Trafficking and Homing of Hematopoietic Stem Cells

Migration of Stem Cells

The ability of hematopoietic stem cells to circulate and migrate from marrow to blood and back is an aspect of the hematopoietic system that has been conserved through evolution. Although the biologic role and physiologic significance of this constitutive hematopoietic stem cells circulation remains unclear, it is this capacity to traffic that leads to hematopoietic cell reconstitution and forms the essential requirement for success of hematopoietic cell Transplantation in the treatment of hematologic and nonhematologic diseases.

Restoration of normal blood cell count after Stem Cells Transplantation

The restoration of adequate blood cell production after transplantation requires a series of balanced interactions between the infused hematopoietic stem cells and its complex supporting marrow microenvironment. The initial step requires infused hematopoietic stem cells to adhere to the marrow endothelium with sufficient strength to overcome the shear forces of blood flow.

Mechanism of adhesion of transplanted stem cells

The dominant hematopoietic stem cell surface molecules that mediate adhesion and arrest are the selectin ligands P-selectin glycoprotein ligand-1, and the hematopoietic cell L- and E-selectin ligands that interact principally with endothelial E-selectin. Other hematopoietic stem cells surface adhesion molecules that mediate adherence to the marrow endothelium are a subset of the integrin superfamily, principally very late antigen-4, and lymphocyte function antigen-1, that interact with endothelial immunoglobulin (Ig) superfamily receptors (e.g., vascular cell adhesion molecule [VCAM]-1), and the hyaluronate receptor CD44 .HSCs that are null for the integrins cannot migrate to their marrow niche even though they proliferate and differentiate in the fetal liver.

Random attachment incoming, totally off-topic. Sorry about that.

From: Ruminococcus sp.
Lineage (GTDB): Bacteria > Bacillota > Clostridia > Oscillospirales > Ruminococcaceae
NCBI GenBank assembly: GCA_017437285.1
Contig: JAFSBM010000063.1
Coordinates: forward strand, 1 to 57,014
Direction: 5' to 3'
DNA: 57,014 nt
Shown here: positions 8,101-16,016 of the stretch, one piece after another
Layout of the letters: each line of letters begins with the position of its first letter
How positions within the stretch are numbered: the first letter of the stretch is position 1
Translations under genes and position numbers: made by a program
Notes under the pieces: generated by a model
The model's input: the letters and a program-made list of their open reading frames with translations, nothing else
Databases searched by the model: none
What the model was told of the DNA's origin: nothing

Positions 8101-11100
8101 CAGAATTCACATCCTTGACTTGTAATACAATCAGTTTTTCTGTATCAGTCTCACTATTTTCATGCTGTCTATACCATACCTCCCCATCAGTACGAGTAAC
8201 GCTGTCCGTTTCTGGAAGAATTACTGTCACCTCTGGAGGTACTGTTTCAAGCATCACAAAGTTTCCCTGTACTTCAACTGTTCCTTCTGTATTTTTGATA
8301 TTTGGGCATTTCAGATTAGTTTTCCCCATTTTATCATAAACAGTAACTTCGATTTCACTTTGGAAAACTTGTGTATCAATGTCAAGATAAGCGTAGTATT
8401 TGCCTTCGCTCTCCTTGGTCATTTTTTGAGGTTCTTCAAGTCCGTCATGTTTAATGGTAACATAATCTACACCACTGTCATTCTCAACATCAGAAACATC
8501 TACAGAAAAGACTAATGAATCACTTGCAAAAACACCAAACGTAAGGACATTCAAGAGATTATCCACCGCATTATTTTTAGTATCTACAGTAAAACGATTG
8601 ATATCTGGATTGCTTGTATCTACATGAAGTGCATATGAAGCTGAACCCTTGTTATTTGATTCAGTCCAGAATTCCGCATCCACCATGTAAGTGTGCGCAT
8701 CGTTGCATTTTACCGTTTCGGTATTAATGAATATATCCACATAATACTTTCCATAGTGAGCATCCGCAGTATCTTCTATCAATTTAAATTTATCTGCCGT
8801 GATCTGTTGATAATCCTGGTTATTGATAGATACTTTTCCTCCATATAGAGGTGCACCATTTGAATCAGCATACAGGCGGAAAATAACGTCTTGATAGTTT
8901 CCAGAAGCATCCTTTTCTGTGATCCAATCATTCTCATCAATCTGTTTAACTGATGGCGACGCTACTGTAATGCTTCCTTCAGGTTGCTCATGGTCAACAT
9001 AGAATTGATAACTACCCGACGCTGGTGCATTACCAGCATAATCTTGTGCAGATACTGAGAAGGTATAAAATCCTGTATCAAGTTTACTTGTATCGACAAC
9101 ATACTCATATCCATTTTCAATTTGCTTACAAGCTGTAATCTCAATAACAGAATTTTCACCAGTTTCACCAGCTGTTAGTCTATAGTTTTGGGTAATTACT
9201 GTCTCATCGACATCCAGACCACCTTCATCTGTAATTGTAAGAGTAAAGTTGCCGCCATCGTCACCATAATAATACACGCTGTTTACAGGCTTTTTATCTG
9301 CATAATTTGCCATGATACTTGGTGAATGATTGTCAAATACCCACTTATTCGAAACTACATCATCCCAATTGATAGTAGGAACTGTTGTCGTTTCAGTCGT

Following firm adherence, the transendothelial movement and intraparenchymal homing to hematopoietic niches located within the inner endosteal surface of the bone are predominantly regulated by a gradient of extracellular matrix bound stromal cell-derived factor-1 (also known as CXCL12) binding to the chemokine-related receptor (CXCR4) on hematopoietic stem cells.

The requirement for CXCR4 expression on hematopoietic stem cells for homing and engraftment is well documented and forms the basis for new agents that help mobilize marrow stem cells for clinical use. Mice deficient in CXCR4 develop fetal liver hematopoiesis but die prenatally as a consequence of the lack of marrow hematopoiesis. Following successful homing, the initial adhesion of the hematopoietic stem cell within the hematopoietic niche appears regulated at least in part by annexin II as inhibitors reduce binding to the marrow microenvironment.